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Origin of the Name “Yeshua”

written by Asher Intrater
May 05, 2012

The Israeli branch of “Jews for Jesus” is running a campaign of newspaper ads this month with a slogan in Hebrew: “Yeshu = Yeshua = Y’shuah.” The name “Yeshu” is the most common name in Hebrew for Jesus, yet it is a terribly derogatory term, meaning “his name be blotted out.” (Although some scholars claim it is merely a transliteration from the Greek Iesous.)

In Numbers 13:16, Joshua’s name was changed from Hoshea to Yehoshua. The name Yehoshua is a combination of the name YHVH (Yehovah) and the word for salvation (Y’shuah). So Joshua’s name meant “Yehovah saves” and was a prophetic foreshadow of the coming Messiah (Matthew 1:21). Yeshua is His name and it means salvation. (It might have been better to translate His name as Joshua instead of Jesus in order to preserve the historical meaning.)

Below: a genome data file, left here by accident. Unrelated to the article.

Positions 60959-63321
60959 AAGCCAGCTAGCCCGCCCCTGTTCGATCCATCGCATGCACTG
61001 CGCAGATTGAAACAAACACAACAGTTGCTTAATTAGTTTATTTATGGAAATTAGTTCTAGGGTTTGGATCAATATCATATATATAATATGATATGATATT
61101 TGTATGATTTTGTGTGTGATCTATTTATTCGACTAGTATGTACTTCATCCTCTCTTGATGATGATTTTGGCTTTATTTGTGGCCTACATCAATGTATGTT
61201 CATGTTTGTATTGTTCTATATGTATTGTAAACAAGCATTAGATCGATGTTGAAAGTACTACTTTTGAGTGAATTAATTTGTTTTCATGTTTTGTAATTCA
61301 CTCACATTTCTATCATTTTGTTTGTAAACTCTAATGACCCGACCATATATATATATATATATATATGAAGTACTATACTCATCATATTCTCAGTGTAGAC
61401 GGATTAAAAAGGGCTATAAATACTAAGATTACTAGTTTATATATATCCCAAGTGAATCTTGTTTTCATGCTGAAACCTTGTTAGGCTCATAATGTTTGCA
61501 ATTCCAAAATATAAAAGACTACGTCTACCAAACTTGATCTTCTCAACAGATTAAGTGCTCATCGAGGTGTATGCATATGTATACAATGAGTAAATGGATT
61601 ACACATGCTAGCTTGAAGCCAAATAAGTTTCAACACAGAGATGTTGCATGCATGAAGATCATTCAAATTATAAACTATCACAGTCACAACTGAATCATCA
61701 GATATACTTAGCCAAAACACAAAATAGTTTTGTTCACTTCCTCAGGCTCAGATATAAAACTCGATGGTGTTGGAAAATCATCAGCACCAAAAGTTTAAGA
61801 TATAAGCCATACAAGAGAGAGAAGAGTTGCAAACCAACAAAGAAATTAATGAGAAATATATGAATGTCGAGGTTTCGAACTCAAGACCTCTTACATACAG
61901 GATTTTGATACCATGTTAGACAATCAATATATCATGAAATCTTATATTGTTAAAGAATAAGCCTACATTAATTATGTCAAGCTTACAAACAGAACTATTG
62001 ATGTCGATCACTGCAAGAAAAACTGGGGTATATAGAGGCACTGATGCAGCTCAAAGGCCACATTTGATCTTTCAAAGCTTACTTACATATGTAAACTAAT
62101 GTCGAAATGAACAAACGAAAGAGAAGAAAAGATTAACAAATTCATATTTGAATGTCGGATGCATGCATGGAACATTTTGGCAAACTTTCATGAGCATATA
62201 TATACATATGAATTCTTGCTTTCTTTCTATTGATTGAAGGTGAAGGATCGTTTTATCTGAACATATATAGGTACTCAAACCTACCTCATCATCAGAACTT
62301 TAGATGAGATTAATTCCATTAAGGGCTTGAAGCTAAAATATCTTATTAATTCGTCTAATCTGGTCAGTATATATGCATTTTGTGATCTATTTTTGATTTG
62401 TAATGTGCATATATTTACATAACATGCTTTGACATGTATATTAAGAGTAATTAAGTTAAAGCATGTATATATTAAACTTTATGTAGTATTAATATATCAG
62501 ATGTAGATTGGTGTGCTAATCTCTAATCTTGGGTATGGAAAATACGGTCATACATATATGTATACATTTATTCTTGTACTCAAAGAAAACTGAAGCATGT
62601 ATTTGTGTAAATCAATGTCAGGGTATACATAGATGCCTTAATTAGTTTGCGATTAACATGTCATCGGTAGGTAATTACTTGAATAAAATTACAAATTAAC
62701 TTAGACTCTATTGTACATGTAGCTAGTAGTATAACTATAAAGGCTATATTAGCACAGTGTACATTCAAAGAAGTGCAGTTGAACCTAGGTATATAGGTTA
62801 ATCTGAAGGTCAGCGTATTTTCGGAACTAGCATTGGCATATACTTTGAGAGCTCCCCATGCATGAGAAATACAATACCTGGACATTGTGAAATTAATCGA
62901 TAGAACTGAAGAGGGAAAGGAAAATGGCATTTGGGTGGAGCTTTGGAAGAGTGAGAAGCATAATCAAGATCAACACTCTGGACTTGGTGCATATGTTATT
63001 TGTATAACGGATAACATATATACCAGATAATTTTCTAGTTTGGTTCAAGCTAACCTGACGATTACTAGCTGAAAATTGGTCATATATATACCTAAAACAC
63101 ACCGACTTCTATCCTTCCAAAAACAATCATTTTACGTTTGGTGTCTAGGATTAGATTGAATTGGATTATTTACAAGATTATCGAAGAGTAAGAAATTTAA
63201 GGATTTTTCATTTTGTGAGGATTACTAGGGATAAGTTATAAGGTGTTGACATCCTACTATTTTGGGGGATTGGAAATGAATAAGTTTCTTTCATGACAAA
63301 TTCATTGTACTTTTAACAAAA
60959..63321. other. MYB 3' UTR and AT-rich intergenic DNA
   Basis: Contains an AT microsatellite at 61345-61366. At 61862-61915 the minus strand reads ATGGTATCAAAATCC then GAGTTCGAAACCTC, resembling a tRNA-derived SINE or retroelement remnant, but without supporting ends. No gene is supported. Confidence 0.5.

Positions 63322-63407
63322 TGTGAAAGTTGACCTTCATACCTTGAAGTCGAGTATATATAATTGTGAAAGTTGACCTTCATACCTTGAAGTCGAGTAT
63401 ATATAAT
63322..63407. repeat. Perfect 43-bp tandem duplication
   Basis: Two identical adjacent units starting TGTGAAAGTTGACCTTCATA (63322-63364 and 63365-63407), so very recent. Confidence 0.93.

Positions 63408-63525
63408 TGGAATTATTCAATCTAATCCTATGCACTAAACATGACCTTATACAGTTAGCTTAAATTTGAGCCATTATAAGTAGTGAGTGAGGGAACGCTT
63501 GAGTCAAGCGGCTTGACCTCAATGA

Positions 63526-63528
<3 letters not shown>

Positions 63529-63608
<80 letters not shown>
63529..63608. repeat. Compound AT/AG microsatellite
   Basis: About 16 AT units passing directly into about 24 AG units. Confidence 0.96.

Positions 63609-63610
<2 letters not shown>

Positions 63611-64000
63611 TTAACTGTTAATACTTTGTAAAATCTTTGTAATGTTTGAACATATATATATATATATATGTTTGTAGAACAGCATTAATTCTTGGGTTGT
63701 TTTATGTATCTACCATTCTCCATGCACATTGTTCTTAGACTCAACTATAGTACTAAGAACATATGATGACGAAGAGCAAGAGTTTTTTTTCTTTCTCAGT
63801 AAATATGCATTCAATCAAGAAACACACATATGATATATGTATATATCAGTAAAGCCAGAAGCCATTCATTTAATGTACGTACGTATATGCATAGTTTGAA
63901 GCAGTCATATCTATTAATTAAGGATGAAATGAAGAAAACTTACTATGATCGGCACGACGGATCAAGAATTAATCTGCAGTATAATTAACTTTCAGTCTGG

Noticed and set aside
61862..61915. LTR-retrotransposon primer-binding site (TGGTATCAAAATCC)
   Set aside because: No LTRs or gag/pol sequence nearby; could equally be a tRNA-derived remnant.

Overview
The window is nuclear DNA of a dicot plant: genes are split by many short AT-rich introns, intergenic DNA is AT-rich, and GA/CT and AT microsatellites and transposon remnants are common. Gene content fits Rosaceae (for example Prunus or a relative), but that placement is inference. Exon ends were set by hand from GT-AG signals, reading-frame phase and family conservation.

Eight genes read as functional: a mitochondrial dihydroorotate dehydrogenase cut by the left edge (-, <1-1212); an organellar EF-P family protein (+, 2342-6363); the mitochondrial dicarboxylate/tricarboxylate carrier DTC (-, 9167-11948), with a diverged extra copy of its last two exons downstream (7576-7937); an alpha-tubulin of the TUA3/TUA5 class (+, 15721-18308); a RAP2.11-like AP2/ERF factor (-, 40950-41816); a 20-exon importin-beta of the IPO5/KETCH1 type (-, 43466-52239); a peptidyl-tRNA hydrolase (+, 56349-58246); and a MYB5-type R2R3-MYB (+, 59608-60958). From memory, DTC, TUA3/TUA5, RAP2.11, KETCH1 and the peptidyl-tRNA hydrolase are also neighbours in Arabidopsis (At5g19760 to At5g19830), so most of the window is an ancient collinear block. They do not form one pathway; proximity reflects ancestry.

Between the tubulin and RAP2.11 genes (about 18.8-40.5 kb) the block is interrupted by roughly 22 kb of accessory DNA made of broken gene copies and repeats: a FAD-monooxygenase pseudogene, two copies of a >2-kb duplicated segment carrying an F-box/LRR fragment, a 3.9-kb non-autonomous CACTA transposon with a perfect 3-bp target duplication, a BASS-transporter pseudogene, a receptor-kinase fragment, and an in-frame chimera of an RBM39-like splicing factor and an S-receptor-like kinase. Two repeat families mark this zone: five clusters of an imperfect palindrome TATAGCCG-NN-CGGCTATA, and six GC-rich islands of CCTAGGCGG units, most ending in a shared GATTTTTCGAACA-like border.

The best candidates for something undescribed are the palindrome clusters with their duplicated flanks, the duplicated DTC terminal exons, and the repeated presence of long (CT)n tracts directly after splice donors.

About 700 years after Joshua and 700 years before Yeshua, this same name became shortened from Yehoshua to Yeshua. In the last books of the Hebrew Bible (Chronicles, Ezra and Nehemiah), the shortened form Yeshua appears 31 times. The name Yeshua was already a popular Hebrew name in Israel centuries before the New Covenant, and therefore there is no reason not to use it today.

Asher serves as president of Tikkun Global family of ministries and congregations, dedicated to the dual restoration of Israel and the Church. He is founder of the Revive Israel five-fold ministry team, and oversees both Ahavat Yeshua and Tiferet Yeshua congregations in Israel.

He and his wife Betty share a passion for personal prayer and devotion, local evangelism and discipleship in Hebrew, and unity of the Body of believers worldwide.

Asher was raised in a conservative Jewish home and holds degrees from Harvard University, Baltimore Hebrew College and Messiah Biblical Institute. He has authored numerous books, tracts and articles.


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